“This is where we really wanted to be,” Tierney added. “After all, we lived and grew up in Sonoma and we have finally returned to our roots. And we are now looking for a new home, somewhere in Sonoma.” Taft Street Winery’s current location is a converted apple production facility in the town of Sebastopol, in western Sonoma County, a space it has occupied for the past fifteen years. It is looking to either buy an existing location or build on vineyard land that suits its needs.

Taft Street Winery has come a long way since its inception in Mike Tierney’s garage. As mentioned above, it is a tribute to hard work and determination. It also happens to produce some really incredible wines that are considered among the best values in the entire wine industry.

We know you will enjoy this month’s Gold Series selections from Taft Street Winery.

  1. Taft Street
    2005 Chardonnay
    Taft Street
    Russian River Valley


    id: 59

Mike Tierney - Founder/President

Even at the tender age of 61, it is abundantly clear to anyone who knows Mike Tierney that his sense of humor is still perfectly intact. He has survived more than three decades in the winery business and still has a positive attitude toward the future. He is the president of Taft Street Winery because in his words, ‘I am the oldest one around.”

Mike was teaching at the University of the South Pacific (possessing possibly the most grandiose set of campuses in the entire world) when he decided to return home and get his doctorate. That completed, Mike admits he fell under the spell of his younger brother John, who had been utterly bitten by the wine bug.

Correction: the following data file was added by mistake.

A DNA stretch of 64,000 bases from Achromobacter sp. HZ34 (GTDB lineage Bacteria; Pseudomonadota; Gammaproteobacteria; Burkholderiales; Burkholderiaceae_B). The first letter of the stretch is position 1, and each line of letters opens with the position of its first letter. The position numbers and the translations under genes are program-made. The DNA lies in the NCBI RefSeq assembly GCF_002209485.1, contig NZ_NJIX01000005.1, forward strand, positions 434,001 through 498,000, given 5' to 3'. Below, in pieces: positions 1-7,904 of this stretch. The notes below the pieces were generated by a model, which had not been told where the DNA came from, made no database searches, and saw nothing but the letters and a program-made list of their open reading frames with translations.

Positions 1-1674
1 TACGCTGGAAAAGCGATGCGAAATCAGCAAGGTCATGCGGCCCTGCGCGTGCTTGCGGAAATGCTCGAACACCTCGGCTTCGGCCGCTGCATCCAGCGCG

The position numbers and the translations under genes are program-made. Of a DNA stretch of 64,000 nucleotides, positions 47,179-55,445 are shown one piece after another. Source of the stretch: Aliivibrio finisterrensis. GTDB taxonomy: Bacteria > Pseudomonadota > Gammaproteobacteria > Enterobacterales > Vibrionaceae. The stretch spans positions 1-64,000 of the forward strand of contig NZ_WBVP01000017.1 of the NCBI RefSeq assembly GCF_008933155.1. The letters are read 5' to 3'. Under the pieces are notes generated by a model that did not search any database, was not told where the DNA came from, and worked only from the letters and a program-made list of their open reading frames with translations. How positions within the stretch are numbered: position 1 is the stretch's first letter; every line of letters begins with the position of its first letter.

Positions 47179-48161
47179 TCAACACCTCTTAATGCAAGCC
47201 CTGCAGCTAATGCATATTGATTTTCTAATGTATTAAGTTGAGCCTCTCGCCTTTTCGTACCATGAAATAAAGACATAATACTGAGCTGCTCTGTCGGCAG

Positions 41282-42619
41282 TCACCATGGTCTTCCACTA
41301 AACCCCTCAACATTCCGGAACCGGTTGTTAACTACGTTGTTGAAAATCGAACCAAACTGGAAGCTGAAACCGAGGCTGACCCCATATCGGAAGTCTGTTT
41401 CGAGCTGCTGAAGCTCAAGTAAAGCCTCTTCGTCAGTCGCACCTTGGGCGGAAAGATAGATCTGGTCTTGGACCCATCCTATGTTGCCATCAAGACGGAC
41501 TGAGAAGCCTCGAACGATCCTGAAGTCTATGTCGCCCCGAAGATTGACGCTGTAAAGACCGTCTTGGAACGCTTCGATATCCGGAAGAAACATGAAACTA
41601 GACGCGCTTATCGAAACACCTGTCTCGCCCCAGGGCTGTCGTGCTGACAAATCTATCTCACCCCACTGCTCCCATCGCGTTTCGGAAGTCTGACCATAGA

‘I completed my academic work and looked around and decided I really didn’t want to teach all the rest of my life,” he recently admitted. ‘About the same time, John became really interested in wine and we decided to do something about it. That ‘something’ involved an East Bay tradition known as Wine and the People, and its farsighted owner Peter Brehm. Brehm was among the first entrepreneurs to approach a number of iconic Napa and Sonoma growers and buy surplus grapes. Brehm resold the grapes to amateur winemakers like John Tierney at a fraction of the cost a normal winery would have paid. The results were almost incredible for a number of his customers.

‘My brother made a wine and won the Best of Show Award for Amateur Winemaking at the California State Fair,” Tierney recalled. ‘That was all the encouragement we needed. All our friends exhorted us to take some action and it really sounded like a great idea. We made a decision to get into the business for real and our Taft Street Garage brand became the Taft Street Winery.” John Tierney became the entity’s winemaker and Mike handled the winery’s marketing. A number of their closest friends and family invested in the project and the winery slowly grew in statue and production. Taft Street Winery did well enough to attract the attention of an international marketing company and became a part of that company in 1990.

‘I’m not sure that the decision was very wise,” Tierney admitted. ‘They wanted us to grow and the only way we could do that was to get grapes from Monterey and other areas to make the wines. It started to take us away from our real interest, which, of course, was Sonoma County.”

When that relationship ceased a decade later, Mike Tierney was the leading force that made Taft Street return to its initial set of values, those being Sonoma county wines. He knew a value-oriented philosophy was still the correct way to approach the future and he urged his partners to head in that direction.